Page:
COMMENT-How investors can profit from Yogi Adityanath's rise in UP
In the run up to 2019 Lok Sabha polls, sectors like basic consumption (staples), low- to mid- income housing, agri, and rural consumption could be in focus.
The ascent of Yogi Adityanath to the top job in India’s politically most important state is ripe with significance for markets precisely because it underlines a trend of addressing the bottom of the pyramid that has gained ground over the past year.
Make no mistake: the choice of Adityanath is not about building a temple at Ayodhya, or at least, not just about that. You need only to look back to the early days of Narendra Modi to get a sense of what could be coming. The similarities between Modi 1.0 and Yogi are striking: Hardline Hindutva (and accusations of abetting communal violence), the RSS influence, the energy born of meditation and yoga, and last but not least, the ‘single’ status seen as precluding the need to amass wealth.
This is what gave birth to the Gujarat Model – zero tolerance for inefficiency and corruption, efficient administration and a focused development agenda.
Of course, Uttar Pradesh is no Gujarat. It’s an integral part of the uncomfortable BIMARU grouping whereas Gujarat has always been a rich state. And it’s early days to conclude that the monk from Gorakhpur will achieve anything like the outcomes Modi got in his state. But the election result means that the economic agenda of Modi at the Centre will get implemented by his lieutenants, and Yogi is now formally one of them.
Expect the following agenda to gain ground in the next couple of years leading into the Lok Sabha polls of 2019. The first is derived from the election slogan 'sabka saath sabka vikas’ – Modi is a friend of the poor, contrary to his earlier image of a friend of the traders. Second is the crusade on black money and corruption and finally an end to crony capitalism: Political connections will no longer pave the road to success. The recent move of demonetisation dovetails well with these agendas.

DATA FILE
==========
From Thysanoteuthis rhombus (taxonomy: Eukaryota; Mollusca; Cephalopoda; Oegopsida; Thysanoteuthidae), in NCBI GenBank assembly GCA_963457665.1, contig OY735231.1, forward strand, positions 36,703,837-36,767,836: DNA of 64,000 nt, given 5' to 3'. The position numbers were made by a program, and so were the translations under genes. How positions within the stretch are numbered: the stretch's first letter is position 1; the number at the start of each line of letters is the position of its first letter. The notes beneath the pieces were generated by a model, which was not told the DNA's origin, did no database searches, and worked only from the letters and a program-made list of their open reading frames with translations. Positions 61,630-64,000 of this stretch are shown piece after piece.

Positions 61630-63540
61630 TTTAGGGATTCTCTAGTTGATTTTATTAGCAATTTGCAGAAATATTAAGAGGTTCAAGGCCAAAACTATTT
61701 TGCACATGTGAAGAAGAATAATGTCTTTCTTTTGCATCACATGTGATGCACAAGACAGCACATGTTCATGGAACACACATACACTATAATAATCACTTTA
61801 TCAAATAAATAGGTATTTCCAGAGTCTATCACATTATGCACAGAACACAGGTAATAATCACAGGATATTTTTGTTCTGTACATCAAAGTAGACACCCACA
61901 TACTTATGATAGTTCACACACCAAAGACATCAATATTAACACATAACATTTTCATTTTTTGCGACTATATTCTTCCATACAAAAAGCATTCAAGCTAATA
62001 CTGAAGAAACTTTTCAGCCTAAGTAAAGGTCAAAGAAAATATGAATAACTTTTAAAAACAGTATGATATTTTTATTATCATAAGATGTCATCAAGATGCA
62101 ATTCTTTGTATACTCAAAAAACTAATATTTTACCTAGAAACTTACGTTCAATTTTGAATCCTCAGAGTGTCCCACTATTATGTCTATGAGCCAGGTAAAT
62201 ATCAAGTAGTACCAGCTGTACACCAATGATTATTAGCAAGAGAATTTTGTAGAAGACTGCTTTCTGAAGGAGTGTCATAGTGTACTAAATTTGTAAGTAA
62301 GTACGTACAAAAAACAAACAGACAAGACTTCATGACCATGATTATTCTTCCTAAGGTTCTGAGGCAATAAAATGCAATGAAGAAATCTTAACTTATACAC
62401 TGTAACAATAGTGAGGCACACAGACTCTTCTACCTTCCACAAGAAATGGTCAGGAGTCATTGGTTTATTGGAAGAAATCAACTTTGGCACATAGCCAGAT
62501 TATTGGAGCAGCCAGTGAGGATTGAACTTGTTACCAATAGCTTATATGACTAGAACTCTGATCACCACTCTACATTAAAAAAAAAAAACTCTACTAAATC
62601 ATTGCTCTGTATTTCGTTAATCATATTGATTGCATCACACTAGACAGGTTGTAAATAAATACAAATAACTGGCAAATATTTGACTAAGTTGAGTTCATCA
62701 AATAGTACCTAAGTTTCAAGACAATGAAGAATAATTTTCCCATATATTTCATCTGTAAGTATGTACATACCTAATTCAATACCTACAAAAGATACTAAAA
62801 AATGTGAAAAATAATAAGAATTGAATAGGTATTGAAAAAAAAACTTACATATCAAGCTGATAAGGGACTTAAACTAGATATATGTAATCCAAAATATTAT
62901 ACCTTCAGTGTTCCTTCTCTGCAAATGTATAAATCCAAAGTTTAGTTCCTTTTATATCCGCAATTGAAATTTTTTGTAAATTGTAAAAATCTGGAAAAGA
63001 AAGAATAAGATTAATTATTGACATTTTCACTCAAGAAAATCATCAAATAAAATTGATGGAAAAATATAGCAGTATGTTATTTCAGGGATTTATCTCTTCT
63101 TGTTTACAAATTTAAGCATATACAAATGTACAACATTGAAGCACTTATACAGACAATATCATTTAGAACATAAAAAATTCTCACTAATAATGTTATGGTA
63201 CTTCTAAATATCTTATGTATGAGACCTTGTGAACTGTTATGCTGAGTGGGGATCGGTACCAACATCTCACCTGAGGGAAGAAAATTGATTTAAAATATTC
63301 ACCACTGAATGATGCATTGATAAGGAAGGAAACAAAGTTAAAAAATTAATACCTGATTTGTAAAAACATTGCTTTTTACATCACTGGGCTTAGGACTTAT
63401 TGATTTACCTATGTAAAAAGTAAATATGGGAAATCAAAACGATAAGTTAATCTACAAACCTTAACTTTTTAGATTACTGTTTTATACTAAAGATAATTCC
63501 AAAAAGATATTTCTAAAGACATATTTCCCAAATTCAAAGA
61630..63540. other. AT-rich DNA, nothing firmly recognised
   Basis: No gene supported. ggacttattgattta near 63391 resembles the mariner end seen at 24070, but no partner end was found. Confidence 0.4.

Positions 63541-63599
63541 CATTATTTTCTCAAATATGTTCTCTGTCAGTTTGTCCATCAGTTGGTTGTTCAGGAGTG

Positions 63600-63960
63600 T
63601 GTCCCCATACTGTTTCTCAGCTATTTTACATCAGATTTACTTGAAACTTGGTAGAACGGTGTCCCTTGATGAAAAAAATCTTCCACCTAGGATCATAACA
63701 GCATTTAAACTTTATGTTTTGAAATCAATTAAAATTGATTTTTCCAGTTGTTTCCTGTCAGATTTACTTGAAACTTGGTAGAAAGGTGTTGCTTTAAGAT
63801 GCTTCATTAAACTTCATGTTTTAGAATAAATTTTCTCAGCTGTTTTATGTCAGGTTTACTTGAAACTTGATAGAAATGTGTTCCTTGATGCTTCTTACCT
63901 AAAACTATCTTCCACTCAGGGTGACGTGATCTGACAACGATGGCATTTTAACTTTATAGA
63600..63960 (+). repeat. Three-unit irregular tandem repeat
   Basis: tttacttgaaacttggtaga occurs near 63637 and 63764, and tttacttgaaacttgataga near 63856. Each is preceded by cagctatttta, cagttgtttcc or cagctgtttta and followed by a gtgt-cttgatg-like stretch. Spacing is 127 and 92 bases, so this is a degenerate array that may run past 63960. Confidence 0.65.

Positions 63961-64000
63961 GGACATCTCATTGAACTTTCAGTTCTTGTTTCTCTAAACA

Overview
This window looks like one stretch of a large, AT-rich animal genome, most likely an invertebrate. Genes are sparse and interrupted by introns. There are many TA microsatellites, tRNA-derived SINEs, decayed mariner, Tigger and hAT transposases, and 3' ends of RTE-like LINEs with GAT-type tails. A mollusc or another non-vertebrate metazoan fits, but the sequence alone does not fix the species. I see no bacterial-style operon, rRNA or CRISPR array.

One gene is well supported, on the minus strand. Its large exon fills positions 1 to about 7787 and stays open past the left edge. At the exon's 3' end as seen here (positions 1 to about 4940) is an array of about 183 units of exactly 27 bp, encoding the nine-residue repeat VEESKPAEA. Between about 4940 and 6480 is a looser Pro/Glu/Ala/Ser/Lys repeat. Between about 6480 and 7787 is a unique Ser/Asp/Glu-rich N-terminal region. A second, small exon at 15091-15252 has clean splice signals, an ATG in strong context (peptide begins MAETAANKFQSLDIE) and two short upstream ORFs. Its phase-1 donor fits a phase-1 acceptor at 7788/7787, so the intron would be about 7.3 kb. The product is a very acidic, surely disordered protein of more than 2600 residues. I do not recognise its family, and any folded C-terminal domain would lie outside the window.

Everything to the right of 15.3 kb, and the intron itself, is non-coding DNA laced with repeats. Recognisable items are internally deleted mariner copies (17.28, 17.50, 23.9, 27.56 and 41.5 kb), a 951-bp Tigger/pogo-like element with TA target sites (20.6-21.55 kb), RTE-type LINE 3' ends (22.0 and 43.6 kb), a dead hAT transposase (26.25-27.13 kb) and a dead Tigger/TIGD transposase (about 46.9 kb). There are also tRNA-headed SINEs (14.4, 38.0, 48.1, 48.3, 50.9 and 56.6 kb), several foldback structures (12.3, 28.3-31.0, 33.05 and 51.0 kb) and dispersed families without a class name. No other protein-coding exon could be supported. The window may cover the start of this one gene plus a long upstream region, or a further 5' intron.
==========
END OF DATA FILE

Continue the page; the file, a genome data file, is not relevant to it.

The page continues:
In the run up to 2019, the theme that will have significant investment implication is the improvement in the economic condition of people who are really at the bottom of the pyramid, and there are plenty in UP. This is unlikely to be achieved through runaway increase in subsidy; directed subsidy will get further expanded into more areas and a possible introduction of Universal Basic Income that subsumes myriad grants from the state may be on the anvil.
The sectors that should get a fillip are basic consumption (staples), low- to mid- income housing, agriculture, and to some extent rural consumption. Our research throws up several interesting ideas on these themes and we urge investors to opportunistically build up positions amid market gyrations.
Housing for all by 2022 is definitely a pet project of the government that should continue to get disproportionate attention. Building materials and electrical companies focusing on entry level products should find favour.
Rural housing forms 40 percent of overall cement sales in India, which is largely supported by agricultural income and rural wages.
The other set of companies that should benefit from the focus on housing are mid- to-low ticket size housing finance companies focused in rural and semi-urban areas. Gruh Finance, Repco Home, GIC Housing and LIC Housing are some of the players in this category.
Alongside housing, more money either as grants or earnings should spell good news for staples as well as entry- level discretionary consumption companies. While valuation comfort in this space is limited at this point, any earnings surprise could contribute to alpha returns.
Agriculture which supports earnings of nearly 70 percent in rural India will be at the heart of any proactive government’s policies in our country and should see improved prospects unless the monsoon plays spoilsport. Agrochem, fertiliser, farm equipment companies should benefit from this trend.
Reduction in leakages and a move to DBT (direct benefit transfer) for a significant proportion of subsidies would also give more cash in the hands of farmers to modernise. On the agrochem side, growth rates for agrochem players would be supported by rising adoption of high-value molecules, rising adoption of herbicides and fungicides.
While markets aren’t really cheap, investors should gradually build up position in these promising areas that are likely to benefit from the Modi-Adityanath kind of political dispensation.